Awareness of our own implicit biases is a step toward an inclusive classroom.
Read the article Do College Instructors Have Implicit Bias toward Latino-Accented English Speakers? or this one on Creating inclusive classrooms by engaging STEM faculty in culturally responsive teaching workshops.
Use the Anti-Racist Educator Self-Examination Questionnaire and Rubric and offer the Anti-Racist Student Self-Examination Questionnaire.
Explore Dr. Nicole A. Cooke's Anti-Racism Resources for All Ages.
Visit additional resources on self-reflection and bias from the Padlet below
Universal Design for Learning (UDL) is a framework to improve and optimize teaching and learning for all people based on scientific insights into how humans learn. The UDL Guidelines are a tool used in the implementation of Universal Design for Learning. These guidelines offer a set of suggestions that can be applied to any discipline or domain to ensure that all learners can access and participate in meaningful, challenging learning opportunities. (From Cast: About Universal Design of Learning)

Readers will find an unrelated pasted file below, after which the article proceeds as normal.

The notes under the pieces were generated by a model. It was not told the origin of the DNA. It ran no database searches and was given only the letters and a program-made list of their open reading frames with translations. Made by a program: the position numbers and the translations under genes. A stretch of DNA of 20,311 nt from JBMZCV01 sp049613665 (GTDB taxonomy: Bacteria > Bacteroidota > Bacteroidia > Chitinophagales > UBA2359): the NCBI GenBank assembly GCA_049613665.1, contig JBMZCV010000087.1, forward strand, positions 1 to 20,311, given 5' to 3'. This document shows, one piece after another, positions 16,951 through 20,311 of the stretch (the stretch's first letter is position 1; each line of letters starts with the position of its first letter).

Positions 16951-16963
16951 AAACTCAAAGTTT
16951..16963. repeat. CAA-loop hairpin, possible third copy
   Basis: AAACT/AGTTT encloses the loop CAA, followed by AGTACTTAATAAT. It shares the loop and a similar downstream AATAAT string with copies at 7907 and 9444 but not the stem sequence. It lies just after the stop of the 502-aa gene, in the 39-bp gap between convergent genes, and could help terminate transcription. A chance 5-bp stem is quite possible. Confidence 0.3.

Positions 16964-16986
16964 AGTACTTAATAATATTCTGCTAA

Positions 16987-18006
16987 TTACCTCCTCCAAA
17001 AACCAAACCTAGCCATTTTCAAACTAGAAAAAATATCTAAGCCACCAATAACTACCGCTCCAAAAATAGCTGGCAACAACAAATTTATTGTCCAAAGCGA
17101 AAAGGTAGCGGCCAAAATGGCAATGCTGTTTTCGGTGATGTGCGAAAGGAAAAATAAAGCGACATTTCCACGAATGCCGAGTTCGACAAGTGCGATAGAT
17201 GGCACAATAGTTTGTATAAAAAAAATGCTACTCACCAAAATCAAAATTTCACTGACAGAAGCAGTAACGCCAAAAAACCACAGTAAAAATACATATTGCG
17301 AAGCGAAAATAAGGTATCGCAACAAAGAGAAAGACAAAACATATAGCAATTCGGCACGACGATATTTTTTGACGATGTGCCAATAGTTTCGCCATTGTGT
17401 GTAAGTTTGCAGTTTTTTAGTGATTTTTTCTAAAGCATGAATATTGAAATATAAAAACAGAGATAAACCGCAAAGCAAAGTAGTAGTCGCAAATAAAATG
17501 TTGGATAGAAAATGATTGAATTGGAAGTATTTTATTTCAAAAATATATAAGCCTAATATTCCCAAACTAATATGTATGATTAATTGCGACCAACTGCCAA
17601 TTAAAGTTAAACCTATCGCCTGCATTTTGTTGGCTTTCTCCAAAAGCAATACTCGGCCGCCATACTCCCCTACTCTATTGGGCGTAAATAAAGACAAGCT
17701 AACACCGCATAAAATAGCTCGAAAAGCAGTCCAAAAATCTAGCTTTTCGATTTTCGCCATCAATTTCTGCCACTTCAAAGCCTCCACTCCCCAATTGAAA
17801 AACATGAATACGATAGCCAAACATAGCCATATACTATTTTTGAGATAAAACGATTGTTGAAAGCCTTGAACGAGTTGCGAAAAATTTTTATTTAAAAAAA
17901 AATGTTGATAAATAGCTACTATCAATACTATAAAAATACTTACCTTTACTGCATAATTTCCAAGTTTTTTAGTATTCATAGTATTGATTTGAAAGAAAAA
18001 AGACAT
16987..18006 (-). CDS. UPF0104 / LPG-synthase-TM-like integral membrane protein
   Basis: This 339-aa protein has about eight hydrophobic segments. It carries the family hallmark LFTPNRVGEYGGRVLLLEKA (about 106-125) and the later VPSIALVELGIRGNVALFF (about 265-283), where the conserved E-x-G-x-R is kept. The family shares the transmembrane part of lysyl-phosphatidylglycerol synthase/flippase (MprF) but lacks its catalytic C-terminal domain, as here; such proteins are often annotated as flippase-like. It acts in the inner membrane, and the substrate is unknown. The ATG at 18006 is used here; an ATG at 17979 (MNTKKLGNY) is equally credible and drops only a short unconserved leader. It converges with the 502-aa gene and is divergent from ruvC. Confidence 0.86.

Read the Inclusive Pedagogy and Universal Design Approaches for Diverse Learning Environments
Use the UDL Guidelines as a framework to improve and optimize teaching and learning for all people
Explore Accessibility Across the Curriculum to discover how to increase accessibility awareness
Visit additional resources on universal design for learning (UDL) from the Padlet below
We want to get it right, but we need a strategy. As educators, how we manage a conversation or engage in "certain behaviors can close opportunities for learning and decrease students’ sense of belonging" ("Inclusive Classroom").
The following resources provide tools and strategies for engaging in and managing difficult conversations in the college classroom.
Read the articles Navigating Difficult Conversations in the Classroom and "Transforming Conflict in the Classroom: Best Practices for Facilitating Difficult Dialogues and Creating an Inclusive Communication Climate".